The Restaurants of Chinatown

The Restaurants of Chinatown

The Restaurants of Chinatown


A visit to Chinatown is incomplete without dining at one of its well-known restaurants. With over 2,000 Chinese restaurants in New York City, you’ll find some of the very best right in this historic neighborhood. From dim sum to chop suey, there’s something for everyone.

Here, we offer our five favorite spots in Manhattan’s Chinatown. From the oldest to the newest to the most popular, these restaurants capture the essence of the neighborhood’s diverse and flavorful cuisine. These culinary gems are worth exploring.

Nom Wah Tea Parlor

11-13 Doyers Street

Open daily from 11am to 9pm

Established in 1920, this iconic restaurant is the oldest Chinese restaurant in Chinatown. It first opened at 13-15 Doyers as a bakery and tea parlor. Nom Wah has served as a neighborhood staple for over a century, offering fresh pastries, steamed buns, dim sum, and tea.

When it lost its lease at 15 Doyers in 1968, the restaurant moved next door, where it has been ever since. The first known owners were the Choy family dating back to the 1940s. It was sold in 1974 to Wally Tang, who had worked at the restaurant since 1950. Not much has changed inside, as the restaurant has retained its vintage look with its beautiful tile floor and great food for generations.

Known for its dim sum, this is one of the most popular establishments where you can experience this kind of meal. Meaning “touch the heart” in Chinese, the small portions were designed to merely touch the heart and not sate the appetite, so they were first enjoyed as snacks. Now, dim sum is served as an abundance of small plates and dumplings that are meant to be shared. Served family style, you will enjoy the many offerings with your friends and travel companions.

Make sure to try the shrimp dumplings, shrimp rice roll, “The Original” egg roll, scallion pancake, and the house special roast-pork bun.

Wo Hop

17 Mott Street

Open daily from 10:30am to 10pm (Sunday closes at 9pm)

Wo Hop has been a classic in New York City’s Chinatown since 1938, making it the second oldest Chinese restaurant in the neighborhood. Under its third generation of ownership, it is a go-to spot for locals and visitors alike.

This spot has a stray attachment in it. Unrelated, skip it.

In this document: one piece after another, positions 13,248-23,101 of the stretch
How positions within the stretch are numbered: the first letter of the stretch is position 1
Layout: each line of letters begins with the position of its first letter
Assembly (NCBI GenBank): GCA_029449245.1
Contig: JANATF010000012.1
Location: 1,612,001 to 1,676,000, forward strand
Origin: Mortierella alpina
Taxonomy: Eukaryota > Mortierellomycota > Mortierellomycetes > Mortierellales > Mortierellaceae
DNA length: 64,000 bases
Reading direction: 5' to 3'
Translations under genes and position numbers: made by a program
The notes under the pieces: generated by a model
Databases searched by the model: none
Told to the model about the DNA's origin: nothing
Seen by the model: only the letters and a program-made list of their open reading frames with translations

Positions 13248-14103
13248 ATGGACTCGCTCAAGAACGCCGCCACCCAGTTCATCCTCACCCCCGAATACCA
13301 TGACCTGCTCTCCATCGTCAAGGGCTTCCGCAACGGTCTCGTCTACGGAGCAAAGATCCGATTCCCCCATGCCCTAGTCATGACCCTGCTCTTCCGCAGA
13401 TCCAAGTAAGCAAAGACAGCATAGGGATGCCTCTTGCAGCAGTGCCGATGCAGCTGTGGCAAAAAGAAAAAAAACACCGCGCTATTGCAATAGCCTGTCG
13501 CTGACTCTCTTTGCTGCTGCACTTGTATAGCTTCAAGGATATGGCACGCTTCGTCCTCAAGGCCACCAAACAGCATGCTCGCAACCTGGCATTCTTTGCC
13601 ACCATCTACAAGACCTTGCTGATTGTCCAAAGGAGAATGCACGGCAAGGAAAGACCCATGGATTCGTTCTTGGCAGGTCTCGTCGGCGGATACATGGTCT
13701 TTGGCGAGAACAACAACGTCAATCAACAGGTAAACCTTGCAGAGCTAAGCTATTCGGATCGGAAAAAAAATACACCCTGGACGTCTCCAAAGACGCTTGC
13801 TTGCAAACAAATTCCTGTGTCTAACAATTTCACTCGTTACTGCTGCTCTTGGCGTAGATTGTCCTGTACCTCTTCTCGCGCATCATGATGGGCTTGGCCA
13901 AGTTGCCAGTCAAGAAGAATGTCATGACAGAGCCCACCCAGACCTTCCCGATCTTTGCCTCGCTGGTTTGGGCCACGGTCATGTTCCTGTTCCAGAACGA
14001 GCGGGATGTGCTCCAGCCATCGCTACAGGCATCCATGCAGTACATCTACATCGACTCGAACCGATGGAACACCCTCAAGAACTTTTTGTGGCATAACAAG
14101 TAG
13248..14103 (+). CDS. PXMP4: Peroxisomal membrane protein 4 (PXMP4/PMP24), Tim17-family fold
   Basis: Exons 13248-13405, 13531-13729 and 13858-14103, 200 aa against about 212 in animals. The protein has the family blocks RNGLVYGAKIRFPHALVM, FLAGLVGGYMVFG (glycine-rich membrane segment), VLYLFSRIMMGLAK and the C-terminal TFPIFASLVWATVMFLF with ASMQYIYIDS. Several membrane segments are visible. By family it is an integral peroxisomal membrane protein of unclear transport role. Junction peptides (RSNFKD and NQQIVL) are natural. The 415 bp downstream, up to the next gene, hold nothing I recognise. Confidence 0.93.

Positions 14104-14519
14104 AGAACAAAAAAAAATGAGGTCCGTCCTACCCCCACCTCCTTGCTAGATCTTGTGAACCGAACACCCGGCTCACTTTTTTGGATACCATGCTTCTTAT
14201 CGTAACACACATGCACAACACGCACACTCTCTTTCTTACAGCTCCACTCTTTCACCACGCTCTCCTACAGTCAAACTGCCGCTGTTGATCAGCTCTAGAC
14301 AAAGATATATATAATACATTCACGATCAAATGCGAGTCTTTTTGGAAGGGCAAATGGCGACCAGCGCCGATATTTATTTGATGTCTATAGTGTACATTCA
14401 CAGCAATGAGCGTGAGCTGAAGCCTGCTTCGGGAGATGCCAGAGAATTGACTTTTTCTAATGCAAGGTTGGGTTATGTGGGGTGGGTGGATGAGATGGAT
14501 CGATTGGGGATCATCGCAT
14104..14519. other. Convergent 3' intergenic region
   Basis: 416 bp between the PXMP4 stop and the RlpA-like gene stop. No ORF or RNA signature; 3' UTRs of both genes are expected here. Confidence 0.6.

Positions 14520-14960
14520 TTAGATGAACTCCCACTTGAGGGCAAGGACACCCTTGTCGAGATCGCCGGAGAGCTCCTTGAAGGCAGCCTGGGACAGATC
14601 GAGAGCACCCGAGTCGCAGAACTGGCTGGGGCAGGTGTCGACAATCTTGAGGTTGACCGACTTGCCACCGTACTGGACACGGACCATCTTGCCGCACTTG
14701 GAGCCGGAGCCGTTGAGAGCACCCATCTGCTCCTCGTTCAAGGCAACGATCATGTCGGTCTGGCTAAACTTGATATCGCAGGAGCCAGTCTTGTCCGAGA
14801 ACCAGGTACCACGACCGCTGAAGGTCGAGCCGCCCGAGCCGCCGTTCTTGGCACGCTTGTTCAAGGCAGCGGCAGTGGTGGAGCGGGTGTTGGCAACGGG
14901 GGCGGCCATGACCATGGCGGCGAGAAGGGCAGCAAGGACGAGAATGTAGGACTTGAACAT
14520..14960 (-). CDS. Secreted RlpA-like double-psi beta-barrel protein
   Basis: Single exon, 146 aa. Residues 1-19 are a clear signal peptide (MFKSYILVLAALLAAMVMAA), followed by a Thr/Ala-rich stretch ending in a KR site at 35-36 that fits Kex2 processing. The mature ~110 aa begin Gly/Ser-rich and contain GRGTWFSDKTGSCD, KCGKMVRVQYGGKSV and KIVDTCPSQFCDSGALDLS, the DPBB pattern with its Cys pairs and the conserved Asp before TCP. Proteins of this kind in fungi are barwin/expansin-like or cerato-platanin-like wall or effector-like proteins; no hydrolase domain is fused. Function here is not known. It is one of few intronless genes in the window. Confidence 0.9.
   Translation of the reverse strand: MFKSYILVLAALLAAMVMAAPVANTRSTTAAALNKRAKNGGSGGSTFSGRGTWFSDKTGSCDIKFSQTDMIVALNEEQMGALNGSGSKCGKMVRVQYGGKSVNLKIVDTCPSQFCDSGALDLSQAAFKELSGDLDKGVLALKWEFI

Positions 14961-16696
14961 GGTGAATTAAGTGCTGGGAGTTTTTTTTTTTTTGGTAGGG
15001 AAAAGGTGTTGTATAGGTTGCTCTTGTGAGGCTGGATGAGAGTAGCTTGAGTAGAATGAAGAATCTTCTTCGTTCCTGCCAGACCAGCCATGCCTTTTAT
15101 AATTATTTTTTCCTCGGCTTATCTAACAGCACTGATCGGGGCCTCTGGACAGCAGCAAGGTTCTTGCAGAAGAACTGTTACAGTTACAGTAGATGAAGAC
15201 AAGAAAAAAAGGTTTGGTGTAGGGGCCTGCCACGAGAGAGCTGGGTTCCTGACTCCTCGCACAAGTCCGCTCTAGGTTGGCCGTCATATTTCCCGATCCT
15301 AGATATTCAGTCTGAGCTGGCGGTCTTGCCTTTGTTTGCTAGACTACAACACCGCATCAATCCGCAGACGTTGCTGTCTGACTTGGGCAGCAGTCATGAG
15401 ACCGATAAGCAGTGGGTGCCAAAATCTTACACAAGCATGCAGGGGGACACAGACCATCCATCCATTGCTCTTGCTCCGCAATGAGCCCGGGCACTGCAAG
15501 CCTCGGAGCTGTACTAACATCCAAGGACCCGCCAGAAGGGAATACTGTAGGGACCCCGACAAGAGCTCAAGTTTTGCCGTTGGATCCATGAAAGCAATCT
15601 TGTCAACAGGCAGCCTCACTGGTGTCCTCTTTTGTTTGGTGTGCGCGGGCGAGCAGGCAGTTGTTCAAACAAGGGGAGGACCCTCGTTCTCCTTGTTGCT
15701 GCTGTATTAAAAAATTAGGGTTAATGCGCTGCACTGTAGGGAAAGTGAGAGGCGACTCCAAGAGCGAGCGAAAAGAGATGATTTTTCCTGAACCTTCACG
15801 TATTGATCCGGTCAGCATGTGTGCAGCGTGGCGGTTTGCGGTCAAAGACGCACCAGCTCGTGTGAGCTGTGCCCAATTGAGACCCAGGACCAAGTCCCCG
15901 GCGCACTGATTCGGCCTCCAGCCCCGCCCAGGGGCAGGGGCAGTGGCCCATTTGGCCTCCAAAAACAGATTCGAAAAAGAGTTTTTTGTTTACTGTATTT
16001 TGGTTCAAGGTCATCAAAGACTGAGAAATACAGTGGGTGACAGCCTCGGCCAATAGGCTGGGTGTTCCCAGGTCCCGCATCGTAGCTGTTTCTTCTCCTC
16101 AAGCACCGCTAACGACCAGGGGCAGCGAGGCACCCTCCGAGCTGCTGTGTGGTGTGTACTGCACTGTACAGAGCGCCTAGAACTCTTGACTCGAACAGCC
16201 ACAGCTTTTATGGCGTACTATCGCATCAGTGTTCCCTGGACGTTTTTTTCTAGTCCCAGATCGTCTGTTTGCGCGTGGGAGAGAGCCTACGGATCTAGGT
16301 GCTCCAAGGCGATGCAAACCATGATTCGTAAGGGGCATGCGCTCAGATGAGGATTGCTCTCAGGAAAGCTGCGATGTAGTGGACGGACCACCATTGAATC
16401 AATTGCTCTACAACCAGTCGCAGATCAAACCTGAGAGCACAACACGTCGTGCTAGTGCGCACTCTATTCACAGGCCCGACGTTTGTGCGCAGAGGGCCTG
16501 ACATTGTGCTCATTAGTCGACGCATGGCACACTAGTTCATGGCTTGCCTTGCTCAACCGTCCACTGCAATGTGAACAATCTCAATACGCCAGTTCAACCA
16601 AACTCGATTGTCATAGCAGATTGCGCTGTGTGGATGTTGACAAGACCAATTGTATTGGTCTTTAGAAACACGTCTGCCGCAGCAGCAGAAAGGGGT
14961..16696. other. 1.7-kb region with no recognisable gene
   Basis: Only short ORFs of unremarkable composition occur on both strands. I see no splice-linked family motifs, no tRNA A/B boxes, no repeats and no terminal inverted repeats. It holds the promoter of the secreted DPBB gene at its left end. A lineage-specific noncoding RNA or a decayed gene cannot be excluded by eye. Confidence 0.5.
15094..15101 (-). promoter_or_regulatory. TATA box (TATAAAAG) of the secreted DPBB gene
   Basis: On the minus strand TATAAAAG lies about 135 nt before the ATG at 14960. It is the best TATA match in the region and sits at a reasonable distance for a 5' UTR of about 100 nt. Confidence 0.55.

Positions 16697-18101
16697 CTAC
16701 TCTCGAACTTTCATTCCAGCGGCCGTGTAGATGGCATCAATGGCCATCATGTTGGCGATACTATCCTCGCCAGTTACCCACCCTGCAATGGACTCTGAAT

They serve what they call the old-fashioned chop suey style of food. This is the Chinese American style stemming from nearly two hundred years of evolving traditions. As people immigrated to New York City from China, they were confronted with different ingredients and the taste preferences of their customers. This has led to the creation of a distinct culinary experience that is exclusive to the city. It’s that melding of cultures that NYC is known for.

The restaurant has two separate spaces. Downstairs, you will find the original and classic location with its red tiles, jacketed waiters, and an old-timey Chinatown vibe. Upstairs on street level is the one that opened in 1976. Here, you’ll experience a no-nonsense diner-type service and atmosphere. Both have very different sensibilities, and regulars proclaim that you can only be a fan of one or the other. So why not try both and see which one you fall in love with?

Make sure to experience their egg foo young, dumplings, the pan-fried flounder, or their famous fried squid.

Joe’s Shanghai

46 Bowery

Open daily from 11am to 11pm

Famous for its soup dumplings, this restaurant is a must-try when dining in Chinatown. It was founded by Chef Joe Si, who specializes in traditional Shanghainese food. The first location was in Flushing, Queens. In 1995, they opened a second location on Pell Street in Manhattan’s Chinatown. They were so popular that they soon moved to a larger space at 46 Bowery, where they have been delighting diners ever since.